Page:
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United States v. Kelso

December 20, 2007


The opinion of the court was delivered by: H. Bruce Guyton United States Magistrate Judge

(Varlan / Guyton)


All pretrial motions in this case have been referred to the undersigned pursuant to 28 U.S.C. § 636(b) for disposition or report and recommendation regarding disposition by the District Court as may be appropriate. This case came before the Court on December 18, 2007, for a hearing on the United States' Motion to Continue, [Doc. 225]. Defendant Christopher Kelso was present with his counsel, Donny Young. Defendant Javis Dean was present with his counsel, Andrew Roskind. Both Kelso and Dean are detained pending trial. Assistant United States Attorney Hugh Ward was present on behalf of the government. Attorney Donald Bosch was also present at the hearing, having filed a Motion to Continue Plea [Doc. 229] on behalf of Defendant Dex Hines, in the event the trial date was continued.

In the Motion to Continue [Doc. 225], the United States asserted that a continuance of the trial date was necessary because certain witnesses could not appear for trial on January 3, 2008. Specifically, one law enforcement witness integral to the government's case has a prior personal commitment which will make him unavailable for the trial date. Also, some government witnesses are in the custody of the Bureau of Prisons and it is not anticipated that they will be transported to the Eastern District of Tennessee in time for the trial to commence on January 3, 2008. At the hearing, the government provided more detail as to the latter basis for continuance. AUSA Ward stated that under ordinary circumstances, the prosecution would expect the prisoner witnesses to be brought to this jurisdiction within the three weeks before the trial date. In this case, however, more that one of the prisoner witnesses are only beginning their sentences. As a practical matter, this means these witnesses are in a state of transport from local detention, intermediate housing at Bureau of Prisons classification centers, or transport to destination facilities. The government argued that while these persons are in this temporary state of flux within the Bureau of Prisons, there is no secure or reliable mechanism by which they can be brought back to Knoxville for the trial. This situation is exacerbated by the fast-approaching Christmas holiday, at which time many people, including those who transport prisoners, are away from work. AUSA Ward reported that his office was not aware that these prisoner witnesses had been removed from local detention and that the Motion to Continue [Doc. 225] was filed upon discovering this problem.

Defendant Dean took no position on the request for continuance.

Defendant Kelso strenuously opposed continuance of the January 3, 2008, trial date. On behalf of Kelso, Attorney Young argued that the government had not offered sufficient reason to support a trial continuance. Attorney Young argued that the January 3, 2008, trial date was set at the time of Kelso's arraignment on the Fourth Superseding Indictment, October 25, 2007, providing ample time for the United States to get witnesses to trial. Attorney Young further argued that Kelso has been detained since the inception of this case in October 2006, and registered his client's wish to proceed to trial on the established date. Attorney Young further asserted that he did not believe the government had cited a reason sufficient to permit tolling of the time for trial under the Speedy Trial Act.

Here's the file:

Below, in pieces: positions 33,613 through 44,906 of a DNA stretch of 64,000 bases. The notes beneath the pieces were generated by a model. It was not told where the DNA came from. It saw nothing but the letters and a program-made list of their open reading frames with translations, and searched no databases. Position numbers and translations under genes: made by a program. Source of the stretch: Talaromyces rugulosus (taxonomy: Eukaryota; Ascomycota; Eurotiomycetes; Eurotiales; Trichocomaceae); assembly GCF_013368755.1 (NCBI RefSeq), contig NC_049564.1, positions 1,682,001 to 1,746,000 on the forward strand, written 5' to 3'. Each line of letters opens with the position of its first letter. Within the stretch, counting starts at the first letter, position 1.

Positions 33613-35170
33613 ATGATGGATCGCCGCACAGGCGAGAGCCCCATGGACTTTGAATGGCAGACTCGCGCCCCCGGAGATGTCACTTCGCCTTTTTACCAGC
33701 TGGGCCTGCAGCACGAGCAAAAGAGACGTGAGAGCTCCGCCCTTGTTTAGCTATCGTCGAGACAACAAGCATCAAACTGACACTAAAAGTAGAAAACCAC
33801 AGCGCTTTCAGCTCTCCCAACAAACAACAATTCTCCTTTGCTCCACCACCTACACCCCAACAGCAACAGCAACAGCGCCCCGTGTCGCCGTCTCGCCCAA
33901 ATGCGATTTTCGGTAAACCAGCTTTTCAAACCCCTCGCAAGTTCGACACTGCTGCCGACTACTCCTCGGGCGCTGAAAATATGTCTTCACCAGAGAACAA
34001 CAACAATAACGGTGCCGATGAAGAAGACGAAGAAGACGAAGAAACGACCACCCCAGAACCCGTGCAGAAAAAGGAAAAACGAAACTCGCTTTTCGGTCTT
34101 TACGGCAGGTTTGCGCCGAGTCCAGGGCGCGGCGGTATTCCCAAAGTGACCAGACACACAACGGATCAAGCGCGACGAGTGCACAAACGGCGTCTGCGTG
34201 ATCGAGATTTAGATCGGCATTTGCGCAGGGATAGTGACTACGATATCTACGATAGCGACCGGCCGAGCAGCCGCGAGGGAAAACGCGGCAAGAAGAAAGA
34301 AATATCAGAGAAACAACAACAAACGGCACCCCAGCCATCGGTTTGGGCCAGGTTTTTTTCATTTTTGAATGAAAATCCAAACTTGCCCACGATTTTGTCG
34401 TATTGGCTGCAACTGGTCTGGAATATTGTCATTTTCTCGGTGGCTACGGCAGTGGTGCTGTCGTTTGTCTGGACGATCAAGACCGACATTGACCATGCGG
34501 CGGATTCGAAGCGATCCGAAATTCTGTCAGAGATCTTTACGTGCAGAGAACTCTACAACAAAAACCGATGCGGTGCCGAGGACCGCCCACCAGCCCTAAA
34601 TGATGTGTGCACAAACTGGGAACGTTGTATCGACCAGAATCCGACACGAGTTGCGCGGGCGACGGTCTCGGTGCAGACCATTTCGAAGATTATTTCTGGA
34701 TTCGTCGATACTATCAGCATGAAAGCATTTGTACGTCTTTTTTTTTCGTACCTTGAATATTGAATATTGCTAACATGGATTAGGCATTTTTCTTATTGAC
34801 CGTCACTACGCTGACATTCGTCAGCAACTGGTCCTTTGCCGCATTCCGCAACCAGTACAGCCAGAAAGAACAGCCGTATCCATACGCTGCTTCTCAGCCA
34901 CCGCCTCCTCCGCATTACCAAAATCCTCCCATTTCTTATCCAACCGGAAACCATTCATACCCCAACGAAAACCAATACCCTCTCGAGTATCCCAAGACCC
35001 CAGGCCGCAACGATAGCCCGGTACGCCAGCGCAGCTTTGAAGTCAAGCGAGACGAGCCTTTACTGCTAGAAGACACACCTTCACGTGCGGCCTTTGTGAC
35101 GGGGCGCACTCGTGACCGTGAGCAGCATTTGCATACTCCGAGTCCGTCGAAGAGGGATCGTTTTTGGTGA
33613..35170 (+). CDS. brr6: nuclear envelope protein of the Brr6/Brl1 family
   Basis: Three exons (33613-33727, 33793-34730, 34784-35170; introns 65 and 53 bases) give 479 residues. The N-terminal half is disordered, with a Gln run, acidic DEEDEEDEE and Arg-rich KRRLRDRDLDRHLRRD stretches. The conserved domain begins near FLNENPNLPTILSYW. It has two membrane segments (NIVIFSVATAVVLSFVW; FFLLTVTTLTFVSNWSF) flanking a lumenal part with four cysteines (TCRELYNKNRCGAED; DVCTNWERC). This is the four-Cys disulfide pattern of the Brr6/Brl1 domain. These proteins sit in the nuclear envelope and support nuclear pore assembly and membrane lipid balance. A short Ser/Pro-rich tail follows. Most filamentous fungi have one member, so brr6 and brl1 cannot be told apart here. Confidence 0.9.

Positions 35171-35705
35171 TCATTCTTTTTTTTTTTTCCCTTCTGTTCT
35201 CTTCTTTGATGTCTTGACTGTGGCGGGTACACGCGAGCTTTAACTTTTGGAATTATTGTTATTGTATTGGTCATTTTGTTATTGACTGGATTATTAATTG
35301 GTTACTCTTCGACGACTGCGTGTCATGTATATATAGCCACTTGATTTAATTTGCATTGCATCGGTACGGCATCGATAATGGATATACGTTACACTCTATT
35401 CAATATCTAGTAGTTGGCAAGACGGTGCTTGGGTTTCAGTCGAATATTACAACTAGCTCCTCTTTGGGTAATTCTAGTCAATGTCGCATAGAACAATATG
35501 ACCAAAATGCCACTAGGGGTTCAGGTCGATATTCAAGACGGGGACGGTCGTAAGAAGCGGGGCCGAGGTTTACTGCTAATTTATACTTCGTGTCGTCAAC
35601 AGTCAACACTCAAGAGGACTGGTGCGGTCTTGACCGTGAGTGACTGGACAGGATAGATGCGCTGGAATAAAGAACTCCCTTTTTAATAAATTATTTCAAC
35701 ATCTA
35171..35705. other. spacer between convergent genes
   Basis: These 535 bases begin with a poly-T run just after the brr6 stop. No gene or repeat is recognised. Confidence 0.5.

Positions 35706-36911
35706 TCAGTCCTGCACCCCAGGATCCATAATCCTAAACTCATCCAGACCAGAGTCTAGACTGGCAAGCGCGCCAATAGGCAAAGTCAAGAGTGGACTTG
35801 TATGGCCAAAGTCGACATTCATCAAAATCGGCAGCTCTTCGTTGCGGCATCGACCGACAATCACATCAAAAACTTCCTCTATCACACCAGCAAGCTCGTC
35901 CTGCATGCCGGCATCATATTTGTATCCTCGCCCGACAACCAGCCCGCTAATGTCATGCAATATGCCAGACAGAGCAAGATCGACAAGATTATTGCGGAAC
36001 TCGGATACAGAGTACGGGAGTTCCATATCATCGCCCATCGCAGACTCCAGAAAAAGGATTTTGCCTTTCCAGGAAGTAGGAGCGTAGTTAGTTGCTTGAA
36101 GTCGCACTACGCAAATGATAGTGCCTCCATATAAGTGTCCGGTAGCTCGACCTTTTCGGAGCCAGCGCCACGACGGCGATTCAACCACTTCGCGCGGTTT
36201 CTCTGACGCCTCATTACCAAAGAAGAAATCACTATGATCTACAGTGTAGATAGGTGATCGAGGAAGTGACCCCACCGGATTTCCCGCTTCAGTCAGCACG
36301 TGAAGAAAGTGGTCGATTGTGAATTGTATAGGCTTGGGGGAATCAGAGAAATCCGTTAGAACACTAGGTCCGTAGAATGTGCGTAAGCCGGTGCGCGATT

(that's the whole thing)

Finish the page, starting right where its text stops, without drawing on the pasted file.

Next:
The Court finds that under the circumstances presented, the Motion to Continue [Doc. 225] is well-taken. Further, for the reasons stated below, the Court finds that all time between the filing of the Motion to Continue [Doc.225] and the new trial date is properly excluded from operation of the Speedy Trial Act. 18 U.S.C. § 3161, et seq.

First, the filing of the Motion to Continue [Doc. 225] on December 5, 2007, tolled the Speedy Trial Act until the motion could be heard on December 20, 2007.18 U.S.C. § 3161(h)(1)(F).

Second, the Court finds that the reasons offered by the government in support of continuance fall squarely within the language of the Speedy Trial Act itself. The Speedy Trial Act addresses requests for continuance because witnesses cannot appear at trial, but distinguishes between "available" witnesses and "unavailable" witnesses. As a general matter, under ordinary circumstances, the Speedy Trial Act prohibits a trial continuance because the government has not secured the presence of available witnesses. The Speedy Trial Act expressly states that:

No continuance under subparagraph (A) shall be granted because of general congestion on the court's calendar, or lack of diligent preparation or failure to obtain available witnesses on the part of the attorney for the Government.

18 U.S.C. § 3161(C).

As to unavailable witnesses, however, the Act provides that time shall be excluded from computation for:

Any period of delay resulting from the absence or unavailability of the defendant or essential witness....a defendant or essential witness shall be considered unavailable whenever his whereabouts are known but his ...

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